Through all these years, Dr Ruit has been able to bring a whole new meaning to so many people’s life by giving them the power of sight. And as they say ‘no good deed goes unnoticed’, his contribution to society has been honoured time and again.
In 2006, Dr Ruit was awarded the Ramon Magsaysay Award for Peace and International Understanding. Considered Asia’s Nobel, this was a much-deserved recognition of his hard work.
When asked about his first reaction after knowing that he had been selected for this award he said, “I simply didn’t have my feet on the ground. I went and hugged my daughters.”
He felt that all the effort he had put into doing good for the people had been appreciated. He also pointed out a completely different aspect of the award. “The timing of the award was also very important. At a time when all people were hearing in and about Nepal were just about bloodshed and strikes, this good news that a Nepali’s work has been appreciated brought some positive vibes.”
As the initial euphoria started ceding, he realised the “magnitude of the prestigious award” which added more responsibility and encouraged him to do more for and give more to society. “The awards have definitely made me work harder.”
More accolades followed in the next year as he was named the Asian of the Year by Reader’s Digest and
the Governor-General of Australia awarded him an honorary appointment as Officer in the Order of Australia (AO). In the same year, Dr Ruit also received the Prince Mahidol Award for contribution to medicine and public health.
A man subjected to such prominent honours and recognitions is often likely to get overwhelmed and Dr Ruit is no exception, but his focus on his work remains undeterred.
So what keeps him grounded?
With a content smile he says, “The biggest asset of mine — my patients, and the bonds I have with them keeps me grounded. The cases I have to deal with keep providing new challenges to keep doing more for the rest of my life.”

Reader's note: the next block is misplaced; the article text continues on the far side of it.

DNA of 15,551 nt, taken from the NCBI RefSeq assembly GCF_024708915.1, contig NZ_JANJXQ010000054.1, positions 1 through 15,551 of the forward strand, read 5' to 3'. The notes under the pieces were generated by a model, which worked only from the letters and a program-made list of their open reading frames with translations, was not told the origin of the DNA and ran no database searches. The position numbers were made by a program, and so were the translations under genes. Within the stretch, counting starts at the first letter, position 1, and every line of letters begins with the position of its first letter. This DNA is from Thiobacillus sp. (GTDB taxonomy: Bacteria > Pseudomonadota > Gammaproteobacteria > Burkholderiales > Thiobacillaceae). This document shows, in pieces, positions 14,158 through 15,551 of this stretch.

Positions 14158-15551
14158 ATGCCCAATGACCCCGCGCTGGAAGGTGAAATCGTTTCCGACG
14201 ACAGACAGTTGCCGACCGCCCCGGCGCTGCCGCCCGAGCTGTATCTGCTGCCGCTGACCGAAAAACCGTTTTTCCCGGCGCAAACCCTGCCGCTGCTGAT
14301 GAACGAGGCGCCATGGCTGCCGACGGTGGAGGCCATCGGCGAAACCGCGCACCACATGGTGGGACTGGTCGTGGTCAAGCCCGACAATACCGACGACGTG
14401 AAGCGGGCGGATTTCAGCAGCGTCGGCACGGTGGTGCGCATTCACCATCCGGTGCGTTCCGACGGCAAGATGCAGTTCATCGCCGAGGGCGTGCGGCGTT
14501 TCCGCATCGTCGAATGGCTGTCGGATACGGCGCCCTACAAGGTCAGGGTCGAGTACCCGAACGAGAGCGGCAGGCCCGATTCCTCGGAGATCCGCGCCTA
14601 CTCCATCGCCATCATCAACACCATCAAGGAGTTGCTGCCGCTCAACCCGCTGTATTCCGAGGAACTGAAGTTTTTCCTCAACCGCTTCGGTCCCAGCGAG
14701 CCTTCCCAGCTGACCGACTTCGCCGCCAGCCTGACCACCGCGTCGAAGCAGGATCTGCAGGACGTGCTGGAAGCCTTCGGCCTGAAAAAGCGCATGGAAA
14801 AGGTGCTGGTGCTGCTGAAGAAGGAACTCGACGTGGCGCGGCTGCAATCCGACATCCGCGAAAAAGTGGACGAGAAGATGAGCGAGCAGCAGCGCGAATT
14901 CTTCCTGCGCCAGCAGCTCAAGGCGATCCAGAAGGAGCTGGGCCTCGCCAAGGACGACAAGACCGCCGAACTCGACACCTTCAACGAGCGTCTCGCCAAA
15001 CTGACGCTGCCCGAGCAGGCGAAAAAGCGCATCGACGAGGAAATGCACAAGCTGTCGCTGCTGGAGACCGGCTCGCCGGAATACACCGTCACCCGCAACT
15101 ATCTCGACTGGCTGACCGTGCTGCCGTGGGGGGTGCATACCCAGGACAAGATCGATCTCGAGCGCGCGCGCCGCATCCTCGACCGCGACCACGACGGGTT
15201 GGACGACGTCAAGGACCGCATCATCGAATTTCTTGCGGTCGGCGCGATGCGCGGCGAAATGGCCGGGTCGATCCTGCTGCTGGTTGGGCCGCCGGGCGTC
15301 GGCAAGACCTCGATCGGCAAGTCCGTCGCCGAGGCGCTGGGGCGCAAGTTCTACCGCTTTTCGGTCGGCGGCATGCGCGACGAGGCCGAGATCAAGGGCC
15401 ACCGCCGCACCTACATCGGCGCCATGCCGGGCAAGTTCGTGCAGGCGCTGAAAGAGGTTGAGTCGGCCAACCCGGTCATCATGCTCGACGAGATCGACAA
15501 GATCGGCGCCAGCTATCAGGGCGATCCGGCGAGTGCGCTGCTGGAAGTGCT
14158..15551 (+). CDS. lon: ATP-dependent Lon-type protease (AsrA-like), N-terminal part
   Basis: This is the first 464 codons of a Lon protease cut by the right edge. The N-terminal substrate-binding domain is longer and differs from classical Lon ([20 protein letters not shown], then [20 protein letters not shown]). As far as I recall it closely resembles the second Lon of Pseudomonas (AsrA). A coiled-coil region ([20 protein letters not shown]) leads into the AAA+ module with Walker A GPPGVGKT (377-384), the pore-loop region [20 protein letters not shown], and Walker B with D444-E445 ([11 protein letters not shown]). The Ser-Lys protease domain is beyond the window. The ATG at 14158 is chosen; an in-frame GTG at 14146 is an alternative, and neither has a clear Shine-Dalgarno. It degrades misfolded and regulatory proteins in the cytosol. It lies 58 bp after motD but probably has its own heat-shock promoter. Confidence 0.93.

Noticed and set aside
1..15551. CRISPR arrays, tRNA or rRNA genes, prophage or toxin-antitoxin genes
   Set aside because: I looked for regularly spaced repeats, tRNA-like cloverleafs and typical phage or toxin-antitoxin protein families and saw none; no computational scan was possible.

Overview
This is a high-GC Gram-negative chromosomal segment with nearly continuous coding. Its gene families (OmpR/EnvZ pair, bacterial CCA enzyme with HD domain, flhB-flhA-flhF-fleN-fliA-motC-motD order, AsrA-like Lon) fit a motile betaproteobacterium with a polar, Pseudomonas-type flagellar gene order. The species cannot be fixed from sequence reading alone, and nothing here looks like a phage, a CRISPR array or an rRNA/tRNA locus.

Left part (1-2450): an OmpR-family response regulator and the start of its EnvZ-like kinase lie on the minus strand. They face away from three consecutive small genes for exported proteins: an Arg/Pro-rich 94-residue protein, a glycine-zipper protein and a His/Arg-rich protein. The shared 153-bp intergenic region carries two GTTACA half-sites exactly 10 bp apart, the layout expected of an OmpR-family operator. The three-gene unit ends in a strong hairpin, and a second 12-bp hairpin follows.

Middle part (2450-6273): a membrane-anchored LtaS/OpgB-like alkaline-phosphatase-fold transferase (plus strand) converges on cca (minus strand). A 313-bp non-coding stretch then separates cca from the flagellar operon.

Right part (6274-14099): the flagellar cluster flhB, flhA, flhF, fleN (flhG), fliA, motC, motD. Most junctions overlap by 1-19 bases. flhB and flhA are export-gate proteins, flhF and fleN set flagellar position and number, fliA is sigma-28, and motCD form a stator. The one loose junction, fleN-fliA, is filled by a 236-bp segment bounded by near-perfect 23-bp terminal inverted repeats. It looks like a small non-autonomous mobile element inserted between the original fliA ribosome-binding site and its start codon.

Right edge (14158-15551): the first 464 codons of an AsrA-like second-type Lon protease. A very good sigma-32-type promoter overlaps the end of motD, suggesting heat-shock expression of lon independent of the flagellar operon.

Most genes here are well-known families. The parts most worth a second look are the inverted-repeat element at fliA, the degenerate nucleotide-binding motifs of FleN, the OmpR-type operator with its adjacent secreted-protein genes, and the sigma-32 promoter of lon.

The fact that he is in a country like Nepal where so much is left to be done and also his colleagues bring him back to the reality of life. For him the possibility of “duplicating and multiplying the effects of the techniques” by training more professionals is a satisfying triumph. “It has helped uplift the credibility of our country as we are giving something good to the rest of the world which they hardly expect. I feel proud that I, as a Nepali, am giving expertise to other people of the world.”
A person who likes to be at places where he is most useful, Dr Ruit opines that the desire to do something has to come from within and one has to set one’s priority to be able to manage time. “The people whom I work with — my team and the people on the hospital board — help me a lot in managing time for my camps and trainings.”
Even after achieving so much in life there is no stopping for this gentleman. “With age I know that my time is getting shorter, so I need to hurry and utilise my service in much better way to gain maximum impact.”
He knows very well that every human being has his/her own limitations and hopes he will recognise his. “We should start the tradition of retirement”.
So when will he follow the tradition? “When my hands start shaking,” he says with a hearty laugh.